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Continental Congress, December 6, 1775

Continental Congress

Note on the e-text: this Renascence Edition was transcribed, July 2007, by Sandra Jones from a reproduction of the original as found in American Archives, Fourth Series, Vol. 3, 1775, Ed. Peter Force, 1840. Teachers may wish to use this text as a companion piece to: Great Britain. Parliament. House of Commons. A Bill To prohibit all Trade and Intercourse with the Colonies... 27 November 1775.

Content unique to this presentation is copyright © 2007 The University of Oregon. For nonprofit and educational uses only. Send comments and corrections to the publisher, rbear[at]uoregon.edu


Wednesday, December 6, 1775.

    The Committee of Claims reported, that there is due to Robert Erwin, for Wagon hire, the sum of 355.7 Dollars.

    Ordered, That the said Account be paid.

    Upon motion made, Resolved, That the three Prisoners taken by Captain A. Whipple, and who are now on board his Vessel, be delivered to the Committee of Safety of the Colony of Pennsylvania, who are directed to secure them in safe custody in some Jail in said Colony.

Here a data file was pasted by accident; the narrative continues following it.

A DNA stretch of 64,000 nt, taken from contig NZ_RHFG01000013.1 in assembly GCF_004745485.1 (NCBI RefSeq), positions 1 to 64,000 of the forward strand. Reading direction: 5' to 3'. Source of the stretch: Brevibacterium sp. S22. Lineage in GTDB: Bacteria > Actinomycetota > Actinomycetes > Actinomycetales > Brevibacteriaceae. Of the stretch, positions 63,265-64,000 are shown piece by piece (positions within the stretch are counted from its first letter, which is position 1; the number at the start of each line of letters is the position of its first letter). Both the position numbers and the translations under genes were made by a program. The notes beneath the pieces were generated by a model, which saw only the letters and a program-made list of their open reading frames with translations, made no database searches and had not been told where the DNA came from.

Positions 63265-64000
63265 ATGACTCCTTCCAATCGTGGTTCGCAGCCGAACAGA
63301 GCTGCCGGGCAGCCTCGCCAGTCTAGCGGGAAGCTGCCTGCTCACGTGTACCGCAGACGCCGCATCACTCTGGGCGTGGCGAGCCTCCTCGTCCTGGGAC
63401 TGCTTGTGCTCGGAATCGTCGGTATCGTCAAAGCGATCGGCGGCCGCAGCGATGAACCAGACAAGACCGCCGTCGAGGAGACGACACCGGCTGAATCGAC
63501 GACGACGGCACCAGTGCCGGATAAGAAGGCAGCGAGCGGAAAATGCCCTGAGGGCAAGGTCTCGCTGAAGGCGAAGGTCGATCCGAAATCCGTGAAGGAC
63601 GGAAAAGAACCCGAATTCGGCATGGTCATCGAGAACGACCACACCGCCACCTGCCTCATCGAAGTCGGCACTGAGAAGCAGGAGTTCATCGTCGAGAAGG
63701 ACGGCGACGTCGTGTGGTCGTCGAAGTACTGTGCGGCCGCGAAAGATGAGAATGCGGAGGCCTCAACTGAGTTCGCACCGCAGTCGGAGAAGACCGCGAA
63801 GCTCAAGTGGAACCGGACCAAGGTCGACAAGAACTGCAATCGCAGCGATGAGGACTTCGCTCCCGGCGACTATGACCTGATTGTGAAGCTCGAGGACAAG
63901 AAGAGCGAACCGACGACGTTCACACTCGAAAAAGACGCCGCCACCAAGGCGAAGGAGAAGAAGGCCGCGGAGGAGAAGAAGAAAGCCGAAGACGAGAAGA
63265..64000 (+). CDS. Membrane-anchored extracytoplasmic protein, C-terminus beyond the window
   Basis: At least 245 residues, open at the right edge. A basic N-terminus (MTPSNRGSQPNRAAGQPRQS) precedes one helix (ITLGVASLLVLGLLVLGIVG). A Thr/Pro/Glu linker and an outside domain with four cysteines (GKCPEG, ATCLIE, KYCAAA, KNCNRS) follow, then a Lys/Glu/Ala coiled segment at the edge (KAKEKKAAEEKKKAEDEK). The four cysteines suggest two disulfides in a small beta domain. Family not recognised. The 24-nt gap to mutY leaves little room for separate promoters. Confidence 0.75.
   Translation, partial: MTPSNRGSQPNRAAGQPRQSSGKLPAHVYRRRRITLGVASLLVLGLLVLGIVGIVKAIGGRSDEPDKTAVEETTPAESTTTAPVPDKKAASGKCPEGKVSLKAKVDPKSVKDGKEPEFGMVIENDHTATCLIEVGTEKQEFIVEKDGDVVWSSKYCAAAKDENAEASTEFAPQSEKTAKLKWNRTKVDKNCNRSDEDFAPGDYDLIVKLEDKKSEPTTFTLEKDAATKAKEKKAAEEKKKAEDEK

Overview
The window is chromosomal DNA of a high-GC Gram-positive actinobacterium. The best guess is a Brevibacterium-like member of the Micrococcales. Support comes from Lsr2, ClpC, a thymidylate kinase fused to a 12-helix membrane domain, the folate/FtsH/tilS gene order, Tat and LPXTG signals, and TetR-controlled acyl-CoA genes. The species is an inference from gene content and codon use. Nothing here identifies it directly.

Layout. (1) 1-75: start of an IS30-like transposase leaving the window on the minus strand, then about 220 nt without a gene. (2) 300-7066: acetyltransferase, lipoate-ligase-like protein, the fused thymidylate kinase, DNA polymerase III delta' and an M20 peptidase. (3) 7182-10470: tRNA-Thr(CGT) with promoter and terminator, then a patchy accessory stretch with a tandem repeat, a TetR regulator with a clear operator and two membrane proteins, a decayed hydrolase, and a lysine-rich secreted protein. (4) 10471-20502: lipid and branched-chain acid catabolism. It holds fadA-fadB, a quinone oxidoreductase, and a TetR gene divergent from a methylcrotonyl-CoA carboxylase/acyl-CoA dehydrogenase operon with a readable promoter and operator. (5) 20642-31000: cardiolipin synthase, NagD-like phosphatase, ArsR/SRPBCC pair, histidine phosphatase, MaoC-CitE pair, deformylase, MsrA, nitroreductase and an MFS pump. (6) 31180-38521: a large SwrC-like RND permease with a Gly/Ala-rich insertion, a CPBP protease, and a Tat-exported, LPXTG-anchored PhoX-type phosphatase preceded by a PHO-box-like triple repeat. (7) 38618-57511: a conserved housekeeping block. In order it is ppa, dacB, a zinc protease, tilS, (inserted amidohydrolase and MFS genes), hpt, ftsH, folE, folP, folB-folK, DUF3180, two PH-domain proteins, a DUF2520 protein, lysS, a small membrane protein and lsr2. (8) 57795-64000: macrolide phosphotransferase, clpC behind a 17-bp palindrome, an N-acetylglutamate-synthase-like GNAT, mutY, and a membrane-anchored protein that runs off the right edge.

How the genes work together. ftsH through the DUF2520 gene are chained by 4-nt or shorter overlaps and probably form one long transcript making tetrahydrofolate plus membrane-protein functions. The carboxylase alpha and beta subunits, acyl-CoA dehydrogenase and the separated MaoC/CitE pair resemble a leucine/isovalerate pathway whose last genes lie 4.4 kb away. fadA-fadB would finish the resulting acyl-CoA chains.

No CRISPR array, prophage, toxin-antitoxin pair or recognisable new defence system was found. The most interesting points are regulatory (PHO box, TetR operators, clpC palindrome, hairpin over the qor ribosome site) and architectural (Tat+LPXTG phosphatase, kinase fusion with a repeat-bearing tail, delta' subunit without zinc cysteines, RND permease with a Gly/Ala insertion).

A Return being laid before Congress of the number of Flints in this City, amounting to upwards of two hundred thousand,

    On motion made, Resolved, That the Committee of In­spection of this City be desired to purchase the said Flints, for the use of the Continent ; and that, in making the pur­chase, attention be paid to the Resolution of Congress, against raising the prices of Goods.

    The Congress resumed the consideration of the Instruc­tions to be given to the Committee of Claims; on motion made, and question put,

    Resolved, That the charge for Bounty, in the Account exhibited by Rhode-Island against the Continent, be not allowed.

    The Committee to whom the Petition of Captain Dugal McGregor was referred brought in their Report, which, being read, was agreed to, as follows, viz :

    Resolved, That it is the opinion of the Committee, that the circumstances stated in the said Petition will not jus­tify a license to export the said Lumber and Naval Stores, contrary to the rules of the American Association.

    Resolved, That if the said Dugal McGregor will give bond, with sufficient security, in a penalty of double the value of the said Lumber and Naval Stores, to the Presi­dent of the Provincial Council of North-Carolina, with con­dition that he will not carry the said Cargo to Great Bri­tain, Ireland, Guernsey, Jersey, Sark, Alderney, or Man, or any European Island or settlement within the British Dominions, nor to the British West-Indies; and that he shall, within six months after exporting the same, import into Edenton, Newbern, or Bogue Inlet, in the Colony of North-Carolina, and there deliver to the Commander of the Continental Troops in the said Colony, such quantity of Muskets or Gunpowder as shall be equal to the value of the said Lumber and Naval Stores, the publick interest requires that lie be permitted to export the same; and that a permit for that purpose, signed by the said President, be given him, on his executing such bond as aforesaid.